Now Is The Time To Visit Jewish Lithuania

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Just launched:

The essential 36 page guide to visiting Jewish Lithuania and its ten key sites which highlight Jewish history and cultural heritage. This is the project of AEPJ European Routes of Jewish Heritage, published by the private Institute for Tourism Development and financed by the Lithuanian Jewish Commuity’s Good Will  Foundation.

One of the sites featured is Kedainiai, previously known as Keidan, a town of great Jewish importance. Keidan just also happens to be my Litvak shtetl!

All you need to build the perfect tour is more information on your own shtetl, and someone familiar with the territory to help you with your shtetl research, itinerary and bookings!

For all this and more, please contact me at eli@elirab.com

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For more details on the guide, click Kedainiai Kehilalink.

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Regards

Eli
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4 Replies to “Now Is The Time To Visit Jewish Lithuania”

  1. Actually, the guide to 10 key Jewish heritage sites was published by the private Institute for Tourism Development and financed by the Lithuanian Jewish Commuity’s Good Will Foundation. AEPJ has linked to it as part of its European Routes project.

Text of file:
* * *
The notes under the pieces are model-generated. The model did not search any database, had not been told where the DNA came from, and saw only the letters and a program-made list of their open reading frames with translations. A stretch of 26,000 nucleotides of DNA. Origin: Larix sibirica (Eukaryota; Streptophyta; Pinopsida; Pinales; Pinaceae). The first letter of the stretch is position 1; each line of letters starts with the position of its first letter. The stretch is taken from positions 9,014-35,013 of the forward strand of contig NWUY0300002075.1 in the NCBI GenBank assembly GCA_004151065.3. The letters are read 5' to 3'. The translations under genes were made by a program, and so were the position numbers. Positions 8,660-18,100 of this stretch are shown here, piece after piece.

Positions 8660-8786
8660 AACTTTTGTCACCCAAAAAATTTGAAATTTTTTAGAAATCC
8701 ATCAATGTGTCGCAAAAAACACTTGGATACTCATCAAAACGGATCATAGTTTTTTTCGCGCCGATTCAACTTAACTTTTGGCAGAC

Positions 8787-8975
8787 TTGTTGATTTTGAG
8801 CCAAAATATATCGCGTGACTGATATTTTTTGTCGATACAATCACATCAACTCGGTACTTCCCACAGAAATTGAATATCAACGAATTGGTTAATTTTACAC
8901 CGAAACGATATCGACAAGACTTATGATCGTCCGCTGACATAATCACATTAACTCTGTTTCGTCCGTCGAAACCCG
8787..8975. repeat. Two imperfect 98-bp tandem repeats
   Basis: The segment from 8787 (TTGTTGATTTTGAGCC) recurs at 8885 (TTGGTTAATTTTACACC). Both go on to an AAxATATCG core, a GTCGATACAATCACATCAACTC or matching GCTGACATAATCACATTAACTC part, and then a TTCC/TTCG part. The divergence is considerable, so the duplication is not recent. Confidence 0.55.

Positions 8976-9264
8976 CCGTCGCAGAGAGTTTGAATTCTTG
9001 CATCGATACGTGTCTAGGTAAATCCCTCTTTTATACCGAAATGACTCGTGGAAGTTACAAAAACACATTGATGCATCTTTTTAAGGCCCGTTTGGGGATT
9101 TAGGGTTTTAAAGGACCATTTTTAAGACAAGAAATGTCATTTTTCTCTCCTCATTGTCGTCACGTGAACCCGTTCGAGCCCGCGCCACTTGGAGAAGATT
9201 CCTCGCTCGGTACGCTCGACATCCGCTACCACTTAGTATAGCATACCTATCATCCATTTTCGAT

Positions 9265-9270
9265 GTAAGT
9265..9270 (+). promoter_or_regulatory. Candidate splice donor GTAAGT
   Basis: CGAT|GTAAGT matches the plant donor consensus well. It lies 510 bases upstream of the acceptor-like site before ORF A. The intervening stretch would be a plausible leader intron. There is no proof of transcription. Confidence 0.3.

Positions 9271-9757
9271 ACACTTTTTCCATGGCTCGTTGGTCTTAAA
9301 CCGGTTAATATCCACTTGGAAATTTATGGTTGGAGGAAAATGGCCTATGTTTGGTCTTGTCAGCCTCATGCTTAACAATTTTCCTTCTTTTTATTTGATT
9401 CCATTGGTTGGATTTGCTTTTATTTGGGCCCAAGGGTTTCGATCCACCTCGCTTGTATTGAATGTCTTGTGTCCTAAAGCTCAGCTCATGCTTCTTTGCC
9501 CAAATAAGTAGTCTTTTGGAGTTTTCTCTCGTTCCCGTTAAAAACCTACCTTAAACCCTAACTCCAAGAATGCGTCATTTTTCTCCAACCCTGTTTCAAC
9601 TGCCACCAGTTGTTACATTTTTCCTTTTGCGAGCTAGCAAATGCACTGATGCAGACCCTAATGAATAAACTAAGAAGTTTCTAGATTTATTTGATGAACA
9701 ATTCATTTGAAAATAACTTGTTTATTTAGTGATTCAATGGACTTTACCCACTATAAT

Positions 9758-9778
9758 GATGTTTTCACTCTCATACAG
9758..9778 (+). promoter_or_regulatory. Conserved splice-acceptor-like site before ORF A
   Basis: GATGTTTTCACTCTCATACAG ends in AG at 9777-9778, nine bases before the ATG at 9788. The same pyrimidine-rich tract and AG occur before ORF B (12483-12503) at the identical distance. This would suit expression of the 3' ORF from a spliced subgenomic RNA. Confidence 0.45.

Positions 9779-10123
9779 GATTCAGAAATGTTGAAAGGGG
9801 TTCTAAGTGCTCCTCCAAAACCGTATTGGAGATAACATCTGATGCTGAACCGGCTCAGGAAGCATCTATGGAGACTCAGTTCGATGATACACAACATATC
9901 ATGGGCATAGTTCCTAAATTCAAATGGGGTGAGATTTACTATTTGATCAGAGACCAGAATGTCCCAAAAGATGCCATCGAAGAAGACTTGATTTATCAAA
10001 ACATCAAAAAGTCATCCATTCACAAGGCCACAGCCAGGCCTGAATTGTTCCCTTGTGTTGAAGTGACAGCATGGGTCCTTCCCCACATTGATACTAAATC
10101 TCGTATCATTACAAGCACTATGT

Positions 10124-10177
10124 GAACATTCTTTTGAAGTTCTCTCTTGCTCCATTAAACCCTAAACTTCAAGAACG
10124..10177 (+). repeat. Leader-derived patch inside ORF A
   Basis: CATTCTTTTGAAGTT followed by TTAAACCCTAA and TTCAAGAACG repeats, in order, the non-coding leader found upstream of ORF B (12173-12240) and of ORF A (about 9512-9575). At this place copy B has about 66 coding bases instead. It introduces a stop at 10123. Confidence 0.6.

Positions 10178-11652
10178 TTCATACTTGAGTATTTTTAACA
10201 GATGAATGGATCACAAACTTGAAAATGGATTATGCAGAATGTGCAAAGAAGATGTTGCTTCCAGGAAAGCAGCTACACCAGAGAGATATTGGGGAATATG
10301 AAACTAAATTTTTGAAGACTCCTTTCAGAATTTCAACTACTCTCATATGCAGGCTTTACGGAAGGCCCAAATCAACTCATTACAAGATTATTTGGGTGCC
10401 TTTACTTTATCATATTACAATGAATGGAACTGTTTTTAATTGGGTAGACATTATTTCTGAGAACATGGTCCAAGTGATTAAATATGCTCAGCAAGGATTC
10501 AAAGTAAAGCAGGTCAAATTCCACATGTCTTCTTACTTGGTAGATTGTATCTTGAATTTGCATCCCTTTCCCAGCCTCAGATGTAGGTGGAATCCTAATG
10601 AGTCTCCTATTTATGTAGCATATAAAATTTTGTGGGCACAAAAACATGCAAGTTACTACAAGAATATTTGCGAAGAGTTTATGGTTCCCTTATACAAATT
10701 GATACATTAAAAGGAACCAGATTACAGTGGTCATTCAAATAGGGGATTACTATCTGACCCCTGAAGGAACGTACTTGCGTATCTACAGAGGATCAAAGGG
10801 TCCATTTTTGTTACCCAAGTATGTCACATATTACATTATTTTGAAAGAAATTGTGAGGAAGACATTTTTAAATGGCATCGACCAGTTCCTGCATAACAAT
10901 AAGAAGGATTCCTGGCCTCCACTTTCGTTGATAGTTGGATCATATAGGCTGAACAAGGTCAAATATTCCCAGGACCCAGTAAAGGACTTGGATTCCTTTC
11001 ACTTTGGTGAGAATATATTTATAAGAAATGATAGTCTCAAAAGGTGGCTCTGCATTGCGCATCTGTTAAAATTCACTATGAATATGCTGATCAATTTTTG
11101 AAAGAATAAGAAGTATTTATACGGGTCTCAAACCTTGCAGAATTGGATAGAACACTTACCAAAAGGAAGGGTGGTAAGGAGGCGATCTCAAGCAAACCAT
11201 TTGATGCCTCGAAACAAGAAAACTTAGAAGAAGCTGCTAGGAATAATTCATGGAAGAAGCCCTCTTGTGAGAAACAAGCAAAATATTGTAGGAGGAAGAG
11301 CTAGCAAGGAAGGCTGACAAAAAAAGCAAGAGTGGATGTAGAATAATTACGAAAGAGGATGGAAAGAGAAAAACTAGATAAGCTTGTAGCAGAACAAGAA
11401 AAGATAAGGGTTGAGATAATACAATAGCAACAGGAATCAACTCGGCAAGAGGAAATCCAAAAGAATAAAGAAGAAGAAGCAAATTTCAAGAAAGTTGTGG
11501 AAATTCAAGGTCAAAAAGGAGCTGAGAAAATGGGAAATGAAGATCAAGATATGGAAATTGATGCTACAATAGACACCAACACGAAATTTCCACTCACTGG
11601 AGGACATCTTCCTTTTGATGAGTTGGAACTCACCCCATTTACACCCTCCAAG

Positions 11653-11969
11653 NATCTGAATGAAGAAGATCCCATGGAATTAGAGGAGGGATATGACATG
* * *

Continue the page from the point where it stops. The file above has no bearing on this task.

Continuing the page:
2. My gggrandfather, Shlomo Zalman Steinberg and his wife Sarah Millman lived in Kadainiai. They never left Lithuania . I know nothing about them except that he was a scholar and had a smicha. His son, Yisroel Tzadok, b. 1837, a Rav Hagaon, was the first in the family to leave Lithuania and come to NYC in 1883 from Raseiniai.

    I know nothing about their life in those cities in the 19th C, or about any other members of that, or earlier generations of the family, but unfortunately, I am not a traveler.

    Do you think the family had originally come from a more western country
    , perhaps Germany, because the names are not Russian?

    1. Many of our surnames came to Lithuania via Yiddish, although they sound German. eg my Kaplan family lived in Ariogala and later Kedainiai – and Kaplan is Yiddish/German for priest (ie cohen).

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